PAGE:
Winter School 2015- Biogeochemistry of the Earth System
Ocean colour image, courtesy of NASA.
Winter School 2015 attendees-
For supplementary material including the schedule, a Winter School welcome pack, recommended prior reading, presentation slides and lab instructions, click here. Note- this page will be continuously updated up to, during, and after the Winter School week so be sure to keep checking it for new material.
The ARC Centre of Excellence for Climate System Science will host its 4th annual winter school on June 15-19, 2015 at the Institute for Marine and Antarctic Studies, University of Tasmania.
The 2015 winter school theme is Biogeochemistry of the Earth System.
This is a high-level education program for honours and graduate students interested in climate science. It will be of relevance to those working in atmospheric sciences, oceanography and land processes.
Biogeochemistry describes the cycling of carbon, nitrogen, sulfur and much more through the Earth system. Topics cover the interactions between the biosphere and the climate system and the incorporation of these processes in the next generation of Earth system models.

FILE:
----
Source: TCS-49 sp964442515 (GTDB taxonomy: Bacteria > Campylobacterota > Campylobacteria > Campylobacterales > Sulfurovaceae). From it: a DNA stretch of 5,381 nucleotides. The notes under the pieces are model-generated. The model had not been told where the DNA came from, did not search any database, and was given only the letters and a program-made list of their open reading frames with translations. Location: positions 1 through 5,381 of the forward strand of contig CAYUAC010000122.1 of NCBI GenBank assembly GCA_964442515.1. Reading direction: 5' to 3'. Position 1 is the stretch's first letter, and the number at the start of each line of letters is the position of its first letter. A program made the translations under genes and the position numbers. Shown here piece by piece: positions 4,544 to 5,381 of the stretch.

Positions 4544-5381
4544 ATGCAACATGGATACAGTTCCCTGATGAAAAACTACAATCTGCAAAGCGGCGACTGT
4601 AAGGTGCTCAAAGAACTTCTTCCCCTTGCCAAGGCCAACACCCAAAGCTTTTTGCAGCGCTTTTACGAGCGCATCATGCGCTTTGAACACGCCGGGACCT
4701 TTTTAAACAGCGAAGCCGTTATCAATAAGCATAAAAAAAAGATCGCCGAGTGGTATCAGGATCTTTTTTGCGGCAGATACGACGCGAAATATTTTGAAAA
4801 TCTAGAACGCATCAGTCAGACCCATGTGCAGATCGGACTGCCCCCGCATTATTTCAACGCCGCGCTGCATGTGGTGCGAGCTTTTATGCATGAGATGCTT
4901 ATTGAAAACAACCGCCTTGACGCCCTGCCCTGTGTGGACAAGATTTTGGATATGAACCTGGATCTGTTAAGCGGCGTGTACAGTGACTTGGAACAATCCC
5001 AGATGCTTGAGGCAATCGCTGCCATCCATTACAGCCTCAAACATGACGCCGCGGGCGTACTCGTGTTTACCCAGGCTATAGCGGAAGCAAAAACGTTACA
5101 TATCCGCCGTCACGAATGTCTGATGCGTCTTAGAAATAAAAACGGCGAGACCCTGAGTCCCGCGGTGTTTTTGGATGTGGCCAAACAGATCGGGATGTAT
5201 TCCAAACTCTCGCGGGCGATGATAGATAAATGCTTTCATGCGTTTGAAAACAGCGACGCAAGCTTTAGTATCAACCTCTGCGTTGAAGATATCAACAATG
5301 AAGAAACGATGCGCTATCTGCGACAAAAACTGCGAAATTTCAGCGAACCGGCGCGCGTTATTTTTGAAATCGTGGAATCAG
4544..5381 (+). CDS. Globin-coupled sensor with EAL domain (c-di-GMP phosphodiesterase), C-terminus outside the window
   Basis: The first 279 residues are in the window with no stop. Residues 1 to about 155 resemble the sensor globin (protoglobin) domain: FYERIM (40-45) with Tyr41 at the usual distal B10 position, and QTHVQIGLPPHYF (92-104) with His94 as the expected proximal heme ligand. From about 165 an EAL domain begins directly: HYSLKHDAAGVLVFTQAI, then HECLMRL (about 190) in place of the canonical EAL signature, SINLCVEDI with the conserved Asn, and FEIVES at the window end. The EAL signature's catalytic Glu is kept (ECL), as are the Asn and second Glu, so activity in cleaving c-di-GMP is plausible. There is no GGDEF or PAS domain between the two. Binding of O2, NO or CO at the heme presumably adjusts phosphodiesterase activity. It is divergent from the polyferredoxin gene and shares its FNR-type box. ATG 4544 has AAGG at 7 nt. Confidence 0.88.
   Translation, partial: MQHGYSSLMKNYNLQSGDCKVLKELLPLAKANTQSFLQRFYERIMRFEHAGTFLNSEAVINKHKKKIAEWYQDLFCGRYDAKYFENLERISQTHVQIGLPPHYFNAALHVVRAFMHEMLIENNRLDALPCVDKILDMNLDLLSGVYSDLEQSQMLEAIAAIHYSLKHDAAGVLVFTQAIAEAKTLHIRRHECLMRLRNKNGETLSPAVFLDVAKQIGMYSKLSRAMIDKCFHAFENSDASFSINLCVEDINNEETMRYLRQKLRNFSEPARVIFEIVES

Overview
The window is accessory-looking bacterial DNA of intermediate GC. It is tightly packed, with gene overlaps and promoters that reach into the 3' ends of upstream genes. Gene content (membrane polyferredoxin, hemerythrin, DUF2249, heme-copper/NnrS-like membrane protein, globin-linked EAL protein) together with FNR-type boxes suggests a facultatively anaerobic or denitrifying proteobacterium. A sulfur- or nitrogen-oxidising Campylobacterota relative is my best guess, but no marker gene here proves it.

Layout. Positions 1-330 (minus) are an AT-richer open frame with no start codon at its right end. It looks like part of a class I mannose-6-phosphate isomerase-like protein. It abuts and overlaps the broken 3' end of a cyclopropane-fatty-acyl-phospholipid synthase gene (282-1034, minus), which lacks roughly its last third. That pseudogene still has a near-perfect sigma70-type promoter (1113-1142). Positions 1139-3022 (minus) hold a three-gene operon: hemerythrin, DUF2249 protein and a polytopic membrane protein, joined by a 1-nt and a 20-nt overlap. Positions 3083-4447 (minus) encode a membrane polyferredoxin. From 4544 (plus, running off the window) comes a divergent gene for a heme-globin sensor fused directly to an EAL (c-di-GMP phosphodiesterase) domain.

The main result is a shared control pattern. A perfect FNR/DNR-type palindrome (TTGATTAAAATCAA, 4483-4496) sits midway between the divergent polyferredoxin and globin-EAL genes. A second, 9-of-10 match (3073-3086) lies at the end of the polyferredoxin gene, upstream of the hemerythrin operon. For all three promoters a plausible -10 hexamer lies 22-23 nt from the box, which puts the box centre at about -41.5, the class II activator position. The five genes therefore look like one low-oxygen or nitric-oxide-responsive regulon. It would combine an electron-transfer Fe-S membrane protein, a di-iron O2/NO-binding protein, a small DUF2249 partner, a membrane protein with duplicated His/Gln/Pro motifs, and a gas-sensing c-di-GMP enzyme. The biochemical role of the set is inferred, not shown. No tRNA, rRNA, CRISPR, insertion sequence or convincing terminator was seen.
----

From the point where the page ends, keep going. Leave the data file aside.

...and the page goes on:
The winter school will consist of a series of lectures and lab sessions delivered by Centre of Excellence researchers from our five universities and partner organisations. There will also be opportunities for socializing and networking. During the week of the winter school, Hobart is hosting the DARK MOFO winter festival.
Students are expected to have completed an undergraduate degree in maths, physics, chemistry, biology, earth science, engineering or a closely related field. A background in chemistry and biology at first year university level would be an advantage.
Some funding is available to support attendance. Priority will be given to honours and graduate students working on climate science problems.
The number of places is strictly limited.
Applications are now closed.
For more information contact Graduate Director, Melissa Hart
To download a copy of the winter school flyer, click here.
Supported by AMSI (Australian Mathematical Sciences Institute)